you’ll see me do throughout this book to make example apps easier to follow. I’ll show you the initial
contents of each of the files in the following sections and explain the key characteristics point out the
chapter in which I go into detail later in the book. I am not going to modify these files in this chapter, but
in Chapter 3, you’ll use them to build out your first real app.

■ Note  You can rename or replace these files, but I use them throughout this book for the example apps so you
know which files are created by Visual Studio and which files I have added.

Understanding the Default HTML File
The default.html file is loaded when the app is started and is responsible for importing the default.css
and default.js files, which is done using the standard HTML link and script elements. These elements
are also used to import the References files, providing your app with access to the WinJS API and the lightor dark-theme CSS styles. You can see these elements in Listing 2-1, which shows the content of the
default.html file as it is generated by Visual Studio.
Listing 2-1. The initial contents of the default.html file as created by Visual Studio




NoteFlash





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Content goes here




I have highlighted the elements that import the project and reference files. As you build out an app,
you’ll want to create new JavaScript and CSS files, and you bring them into scope using the link and
script elements in just the same way you would in a web app. The files are loaded in the order in which
they are specified, which means that you can’t call a function in a different JavaScript file unless the script
element for that file has already been processed, and styles defined in one CSS file can be overridden by
styles in files that are subsequently imported. If you want to change the theme for your app, you change
the first link element in the document so that it imports the ui-light.css file.

■ Tip  For most apps, the default.html file is usually a placeholder into which other content is imported, which
means that this file tends to remain quite short and simple. I’ll explain in Chapter 5 how content is imported and how
this approach fits into app development.

Understanding the Default CSS File
When it is first created, the default.css file contains some placeholders, which you can see in Listing 2-2.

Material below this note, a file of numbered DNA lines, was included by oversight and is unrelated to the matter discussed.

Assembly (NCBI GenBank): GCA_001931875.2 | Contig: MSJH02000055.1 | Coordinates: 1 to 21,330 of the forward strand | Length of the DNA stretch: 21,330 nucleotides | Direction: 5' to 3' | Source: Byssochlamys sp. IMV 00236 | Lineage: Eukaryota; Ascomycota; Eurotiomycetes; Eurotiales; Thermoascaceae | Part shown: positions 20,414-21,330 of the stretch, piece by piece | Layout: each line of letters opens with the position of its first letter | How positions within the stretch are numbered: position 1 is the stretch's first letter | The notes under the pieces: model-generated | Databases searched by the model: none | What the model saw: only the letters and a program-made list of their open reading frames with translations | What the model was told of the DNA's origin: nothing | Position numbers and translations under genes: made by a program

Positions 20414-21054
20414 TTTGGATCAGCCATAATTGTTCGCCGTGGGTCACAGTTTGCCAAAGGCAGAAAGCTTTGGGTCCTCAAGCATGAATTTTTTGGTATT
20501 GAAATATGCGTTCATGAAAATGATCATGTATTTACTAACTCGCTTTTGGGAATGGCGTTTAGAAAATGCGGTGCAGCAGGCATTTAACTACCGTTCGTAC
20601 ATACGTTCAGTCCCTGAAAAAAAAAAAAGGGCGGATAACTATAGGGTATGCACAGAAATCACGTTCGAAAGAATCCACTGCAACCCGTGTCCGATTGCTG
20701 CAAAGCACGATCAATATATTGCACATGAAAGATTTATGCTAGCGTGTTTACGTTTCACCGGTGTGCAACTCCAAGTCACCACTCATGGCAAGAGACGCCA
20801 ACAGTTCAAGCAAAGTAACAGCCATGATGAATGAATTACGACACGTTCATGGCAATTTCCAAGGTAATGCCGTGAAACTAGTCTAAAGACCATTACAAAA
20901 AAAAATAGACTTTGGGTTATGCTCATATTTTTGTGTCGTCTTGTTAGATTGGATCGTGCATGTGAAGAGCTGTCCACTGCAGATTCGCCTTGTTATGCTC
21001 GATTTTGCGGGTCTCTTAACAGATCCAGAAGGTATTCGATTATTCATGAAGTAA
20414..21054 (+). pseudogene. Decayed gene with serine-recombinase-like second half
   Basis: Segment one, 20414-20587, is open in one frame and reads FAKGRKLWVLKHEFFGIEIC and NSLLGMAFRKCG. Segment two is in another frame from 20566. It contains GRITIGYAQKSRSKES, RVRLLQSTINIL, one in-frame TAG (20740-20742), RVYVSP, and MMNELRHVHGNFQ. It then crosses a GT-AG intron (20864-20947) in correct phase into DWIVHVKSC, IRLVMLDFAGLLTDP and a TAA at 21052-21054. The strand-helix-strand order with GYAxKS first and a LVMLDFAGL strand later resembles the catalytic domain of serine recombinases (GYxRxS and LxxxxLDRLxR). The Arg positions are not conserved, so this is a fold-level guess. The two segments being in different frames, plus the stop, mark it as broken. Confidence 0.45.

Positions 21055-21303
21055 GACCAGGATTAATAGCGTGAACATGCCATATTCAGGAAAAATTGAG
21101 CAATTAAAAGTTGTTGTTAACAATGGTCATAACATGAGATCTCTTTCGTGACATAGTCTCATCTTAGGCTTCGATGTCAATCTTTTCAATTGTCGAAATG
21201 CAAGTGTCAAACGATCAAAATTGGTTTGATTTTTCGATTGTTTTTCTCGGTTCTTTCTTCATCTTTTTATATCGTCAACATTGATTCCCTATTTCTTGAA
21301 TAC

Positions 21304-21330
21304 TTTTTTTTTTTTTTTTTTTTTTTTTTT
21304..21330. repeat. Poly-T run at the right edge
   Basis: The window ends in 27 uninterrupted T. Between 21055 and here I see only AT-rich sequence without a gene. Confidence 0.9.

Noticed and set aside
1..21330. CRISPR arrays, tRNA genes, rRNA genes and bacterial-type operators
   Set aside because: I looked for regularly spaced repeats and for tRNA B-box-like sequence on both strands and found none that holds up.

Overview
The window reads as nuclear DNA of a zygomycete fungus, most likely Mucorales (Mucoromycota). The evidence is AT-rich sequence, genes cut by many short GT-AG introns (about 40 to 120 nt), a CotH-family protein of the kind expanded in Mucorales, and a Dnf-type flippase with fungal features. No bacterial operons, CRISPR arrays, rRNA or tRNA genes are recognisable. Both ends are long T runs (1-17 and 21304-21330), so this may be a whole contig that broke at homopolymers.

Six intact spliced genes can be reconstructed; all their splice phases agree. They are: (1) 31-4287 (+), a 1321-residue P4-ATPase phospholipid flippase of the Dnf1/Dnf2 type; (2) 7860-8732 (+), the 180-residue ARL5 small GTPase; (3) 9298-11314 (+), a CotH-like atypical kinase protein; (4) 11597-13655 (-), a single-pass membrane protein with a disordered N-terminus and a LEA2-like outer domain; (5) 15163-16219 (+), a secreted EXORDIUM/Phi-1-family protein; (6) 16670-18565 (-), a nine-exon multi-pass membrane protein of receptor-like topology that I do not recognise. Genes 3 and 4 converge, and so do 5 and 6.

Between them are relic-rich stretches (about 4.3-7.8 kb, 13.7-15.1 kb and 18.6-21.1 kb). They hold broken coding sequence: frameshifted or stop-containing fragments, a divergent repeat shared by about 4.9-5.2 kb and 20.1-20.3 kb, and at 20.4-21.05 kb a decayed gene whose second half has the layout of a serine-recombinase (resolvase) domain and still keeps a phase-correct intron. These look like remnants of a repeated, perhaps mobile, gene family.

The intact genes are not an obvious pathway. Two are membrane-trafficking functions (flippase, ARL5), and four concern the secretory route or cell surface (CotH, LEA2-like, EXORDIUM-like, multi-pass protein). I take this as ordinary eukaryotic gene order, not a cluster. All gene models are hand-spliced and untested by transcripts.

There aren’t actual styles defined in this file, but remember that the ui-dark.css or ui-dark.css file
provides a lot of default styles. Even when you start to define custom styles for your app, you’ll find that
you end up with less CSS than you would for a comparable web app, because the theme files cover the
basics.
Listing 2-2. The initial content of the default.css file as created by Visual Studio
body {
}
@media screen and (-ms-view-state: fullscreen-landscape) {
}
@media screen and (-ms-view-state: filled) {
}
@media screen and (-ms-view-state: snapped) {
}
@media screen and (-ms-view-state: fullscreen-portrait) {
}
The @media rules are used in an app to create layouts that adapt to the screen orientation and the
amount of space allocated to the app (apps can be displayed full-screen or allocated to most of the screen,
known as filled mode, or to a tiny sliver of the screen, known as snapped mode). I explain how all of this
works and provide demonstrations of different kinds of adaptive app layouts in Chapter 6.
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Understanding the Default JavaScript File
The default.js file brings life to an app, using the standard HTML DOM and the various app-specific APIs
to manage the layout and integrate with Windows. The code that Visual Studio creates, shown in Listing
2-3, doesn’t do very much and, as I explain in Chapter 19, needs modifications to be truly useful. I’ll use a
simplified version of this file for my example app projects until Chapter 19, at which point I’ll explain the
life cycle of an app in detail and show you how to respond to system events sent by Windows in a useful
and meaningful way.
Listing 2-3. The initial content of the default.js file as created by Visual Studio
// For an introduction to the Blank template, see the following documentation:
// http://go.microsoft.com/fwlink/?LinkId=232509
(function () {
"use strict";
WinJS.Binding.optimizeBindingReferences = true;
var app = WinJS.Application;
var activation = Windows.ApplicationModel.Activation;
app.onactivated = function (args) {
if (args.detail.kind === activation.ActivationKind.launch) {
if (args.detail.previousExecutionState !==
activation.ApplicationExecutionState.terminated) {
// TODO: This application has been newly launched. Initialize
// your application here.
} else {
// TODO: This application has been reactivated from suspension.
// Restore application state here.
}
args.setPromise(WinJS.UI.processAll());
}
};
app.oncheckpoint = function (args) {
// TODO: This application is about to be suspended. Save any state
// that needs to persist across suspensions here. You might use the
// WinJS.Application.sessionState object, which is automatically
// saved and restored across suspension. If you need to complete an
// asynchronous operation before your application is suspended, call
// args.setPromise().
};
app.start();
})();
You don’t have to understand the contents of this file at the moment—I’ll explain all of the object and
method calls later in the book. It is worth understanding, however, that apps are written using standard
JavaScript, so the base objects and data types you are familiar with are available, as is the standard DOM